So, why has the UK given up on nanotechnology? I suggest four reasons.

    1. The previous government’s flagship nanotechnology program – the network of Micro- and Nano- Technology centres (the MNT program) is perceived as having failed. This program was launched in 2003, with initial funding of £90 million, a figure which subsequently was intended to rise to £200 million. But last July, the new science minister, David Willetts, giving evidence to the House of Commons Science and Technology Select Committee, picked on nanotechnology as an area in which funding had been spread too thinly, and suggested that the number of nanotechnology centres was likely to be substantially pruned. To my knowledge, none of these centres has received further funding. In designing the next phase of the government’s translational research centres – a new network of Technology and Innovation Centres, loosely modelled on the German Fraunhofer centres, it seems that the MNT program has been regarded as a cautionary tale of how not to do things, rather than an example to build on, and nanotechnology in itself will play little part in these new centres (though, of course, it may well be an enabling technology for things like a regenerative medicine).

    2. There has been no significant support for nanotechnology from the kinds of companies and industries that government listens to. This is partly because the UK is now weak in those industrial sectors that would be expected to be most interested in nanotechnology, such as the chemicals industry and the electronics industry. Large national champions in these sectors with the power to influence government, in the way that now-defunct conglomerates like ICI and GEC did in the past, are particularly lacking. Companies selling directly to consumers, in the food and personal care sectors, have been cautious about being too closely involved in nanotechnology for fear of a consumer backlash. The pharmaceutical industry, which is still strong in the UK, has other serious problems to deal with, so nanotechnology has been, for them, a second order issue. And the performance of small, start-up companies based on nanotechnology, such as Oxonica, has been disappointing. The effect of this was brought home to me in March 2010, when I met the then Science Minister, Lord Drayson, to discuss on behalf of the Royal Society the shortcomings of the latest UK Nanotechnology Strategy. To paraphrase his response, he said he knew the strategy was poor, but that was the fault of the nanotechnology community, which had not been able to get its act together to convince the government it really was important. He contrasted this with the space industry, which had been able to make what to him was a very convincing case for its importance.

    3. The constant criticism that the government was receiving about its slow response to issues of the safety and environmental impact of nanotechnology was, I am sure, a source of irritation. The reasons for this slow response were structural, related to the erosion of support for strategic science within government (as opposed to the kind of investigator led science funded by the research councils – see this blogpost on the subject from Jack Stilgoe), but in this environment civil servants might be forgiven for thinking that this issue had more downside than upside.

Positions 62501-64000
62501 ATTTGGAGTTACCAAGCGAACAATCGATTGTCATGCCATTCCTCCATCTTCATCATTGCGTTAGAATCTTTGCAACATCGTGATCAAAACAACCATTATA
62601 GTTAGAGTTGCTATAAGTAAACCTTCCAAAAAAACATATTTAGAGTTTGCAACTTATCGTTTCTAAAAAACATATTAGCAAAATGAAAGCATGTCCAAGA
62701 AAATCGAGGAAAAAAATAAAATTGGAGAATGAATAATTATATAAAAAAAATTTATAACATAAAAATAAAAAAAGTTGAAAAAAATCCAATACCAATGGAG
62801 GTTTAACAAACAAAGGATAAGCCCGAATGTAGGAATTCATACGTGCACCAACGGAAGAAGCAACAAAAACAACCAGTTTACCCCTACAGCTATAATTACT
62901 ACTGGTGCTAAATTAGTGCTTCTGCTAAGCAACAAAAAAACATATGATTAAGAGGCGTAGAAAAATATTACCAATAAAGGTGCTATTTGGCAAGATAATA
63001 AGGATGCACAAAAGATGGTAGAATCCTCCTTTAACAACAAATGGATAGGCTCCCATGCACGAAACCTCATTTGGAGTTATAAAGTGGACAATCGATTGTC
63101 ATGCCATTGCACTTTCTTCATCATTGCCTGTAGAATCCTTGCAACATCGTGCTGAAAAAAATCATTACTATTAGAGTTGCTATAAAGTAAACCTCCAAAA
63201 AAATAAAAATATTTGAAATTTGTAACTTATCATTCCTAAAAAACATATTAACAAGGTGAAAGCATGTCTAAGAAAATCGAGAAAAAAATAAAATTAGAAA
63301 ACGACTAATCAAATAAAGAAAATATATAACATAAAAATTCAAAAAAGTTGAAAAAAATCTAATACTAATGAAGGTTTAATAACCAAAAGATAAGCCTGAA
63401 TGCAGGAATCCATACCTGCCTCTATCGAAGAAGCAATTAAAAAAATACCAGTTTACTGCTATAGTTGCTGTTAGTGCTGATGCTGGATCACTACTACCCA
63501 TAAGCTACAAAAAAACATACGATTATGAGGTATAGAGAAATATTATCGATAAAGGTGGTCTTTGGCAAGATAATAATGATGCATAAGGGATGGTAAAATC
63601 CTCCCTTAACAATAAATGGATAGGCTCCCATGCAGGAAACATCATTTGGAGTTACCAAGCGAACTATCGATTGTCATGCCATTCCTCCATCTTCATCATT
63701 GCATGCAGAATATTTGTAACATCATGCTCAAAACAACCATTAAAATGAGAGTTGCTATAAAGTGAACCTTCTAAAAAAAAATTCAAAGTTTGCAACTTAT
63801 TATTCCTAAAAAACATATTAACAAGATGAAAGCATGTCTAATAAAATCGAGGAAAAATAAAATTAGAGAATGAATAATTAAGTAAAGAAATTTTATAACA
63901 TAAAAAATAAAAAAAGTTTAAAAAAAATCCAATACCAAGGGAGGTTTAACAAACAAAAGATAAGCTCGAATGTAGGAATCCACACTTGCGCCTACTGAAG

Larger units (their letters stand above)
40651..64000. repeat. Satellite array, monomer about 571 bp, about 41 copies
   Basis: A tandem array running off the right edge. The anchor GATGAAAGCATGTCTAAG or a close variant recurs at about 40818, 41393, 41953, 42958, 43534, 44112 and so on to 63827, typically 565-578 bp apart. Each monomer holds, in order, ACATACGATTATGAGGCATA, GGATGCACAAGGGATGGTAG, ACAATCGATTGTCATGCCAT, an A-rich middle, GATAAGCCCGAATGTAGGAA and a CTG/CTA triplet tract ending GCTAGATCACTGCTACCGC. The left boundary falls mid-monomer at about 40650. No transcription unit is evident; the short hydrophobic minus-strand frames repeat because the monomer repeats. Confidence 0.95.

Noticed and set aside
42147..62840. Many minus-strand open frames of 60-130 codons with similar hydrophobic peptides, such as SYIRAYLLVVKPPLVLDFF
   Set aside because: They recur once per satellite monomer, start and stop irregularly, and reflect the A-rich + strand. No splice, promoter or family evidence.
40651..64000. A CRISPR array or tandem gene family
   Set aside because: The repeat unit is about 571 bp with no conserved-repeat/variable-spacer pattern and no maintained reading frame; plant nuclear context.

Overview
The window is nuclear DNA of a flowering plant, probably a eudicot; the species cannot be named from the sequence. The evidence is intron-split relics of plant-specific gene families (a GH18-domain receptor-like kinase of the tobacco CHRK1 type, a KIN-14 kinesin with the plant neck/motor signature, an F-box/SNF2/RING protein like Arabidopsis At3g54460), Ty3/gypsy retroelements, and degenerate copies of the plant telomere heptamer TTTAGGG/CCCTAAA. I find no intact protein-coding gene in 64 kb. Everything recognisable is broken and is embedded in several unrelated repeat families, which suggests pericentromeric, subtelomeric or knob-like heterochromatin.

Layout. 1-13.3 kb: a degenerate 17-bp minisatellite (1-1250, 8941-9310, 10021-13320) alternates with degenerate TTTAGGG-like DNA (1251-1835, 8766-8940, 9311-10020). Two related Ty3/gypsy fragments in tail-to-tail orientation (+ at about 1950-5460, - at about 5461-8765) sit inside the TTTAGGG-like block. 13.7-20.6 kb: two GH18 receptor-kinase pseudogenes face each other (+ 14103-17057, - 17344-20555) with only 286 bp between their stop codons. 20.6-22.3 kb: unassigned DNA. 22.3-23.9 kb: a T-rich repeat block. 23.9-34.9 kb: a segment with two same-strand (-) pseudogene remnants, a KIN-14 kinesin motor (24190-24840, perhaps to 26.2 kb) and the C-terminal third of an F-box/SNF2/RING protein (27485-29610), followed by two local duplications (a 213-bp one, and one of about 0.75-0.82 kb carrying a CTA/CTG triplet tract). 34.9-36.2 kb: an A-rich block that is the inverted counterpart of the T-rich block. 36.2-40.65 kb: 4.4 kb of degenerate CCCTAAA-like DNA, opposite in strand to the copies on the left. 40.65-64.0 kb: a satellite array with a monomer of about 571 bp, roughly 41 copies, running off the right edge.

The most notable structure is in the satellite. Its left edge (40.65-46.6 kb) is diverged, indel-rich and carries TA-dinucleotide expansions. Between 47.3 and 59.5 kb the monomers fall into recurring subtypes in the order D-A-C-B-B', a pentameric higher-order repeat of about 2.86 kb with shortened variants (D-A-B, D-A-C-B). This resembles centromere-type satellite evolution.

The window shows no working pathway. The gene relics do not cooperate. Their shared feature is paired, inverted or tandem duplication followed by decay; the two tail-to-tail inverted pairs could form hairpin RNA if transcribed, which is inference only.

4. Within the scientific community, there were few for whom the idea of nanotechnology was their primary loyalty. After the financial crisis, when it was clear that big public spending cuts were likely and their were fears of very substantial cuts in science budgets, it was natural for scientists either to lobby on behalf of their primary disciplines or to emphasise the direct application of their work to existing industries with strong connections to government, like the pharmaceutical and aerospace industries. In this climate, the more diffuse idea of nanotechnology slipped down a gap.

    Does it matter that, in the UK, nanotechnology is no longer a significant element of science and innovation policy? On one level, one could argue that it doesn’t. Just because nanotechnology isn’t an important category by which science is classified by, this doesn’t mean that the science that would formerly have been so classified doesn’t get done. We will still see excellent work being supported in areas like semiconductor nanotechnology for optoelectronics, plastic electronics, nano-enabled drug delivery and DNA nanotech, to give just a few examples. But there will be opportunities missed to promote interdisciplinary science, and I think this really does matter. In straitened times, there’s a dangerous tendency for research organisations to retreat to core business, to single disciplines, and we’re starting to see this happening now to some extent. Interdisciplinary, goal-oriented science is still being supported through the societal themes, like the programs in energy and ageing, and it’s going to be increasingly important that these themes do indeed succeed in mobilising the best scientists from different areas to work together.

    But I worry that it very much does matter that the UK’s efforts at translating nanotechnology research into new products and new businesses has not been more successful. But this is part of a larger problem. The UK has, for the last thirty years, not only not had an industrial policy to speak of, it has had a policy of not having an industrial policy. But the last three years have revealed the shortcomings of this, as we realise that we aren’t any more going to be able to rely on a combination of North Sea oil and the ephemeral virtual profits of the financial services industry to keep the country afloat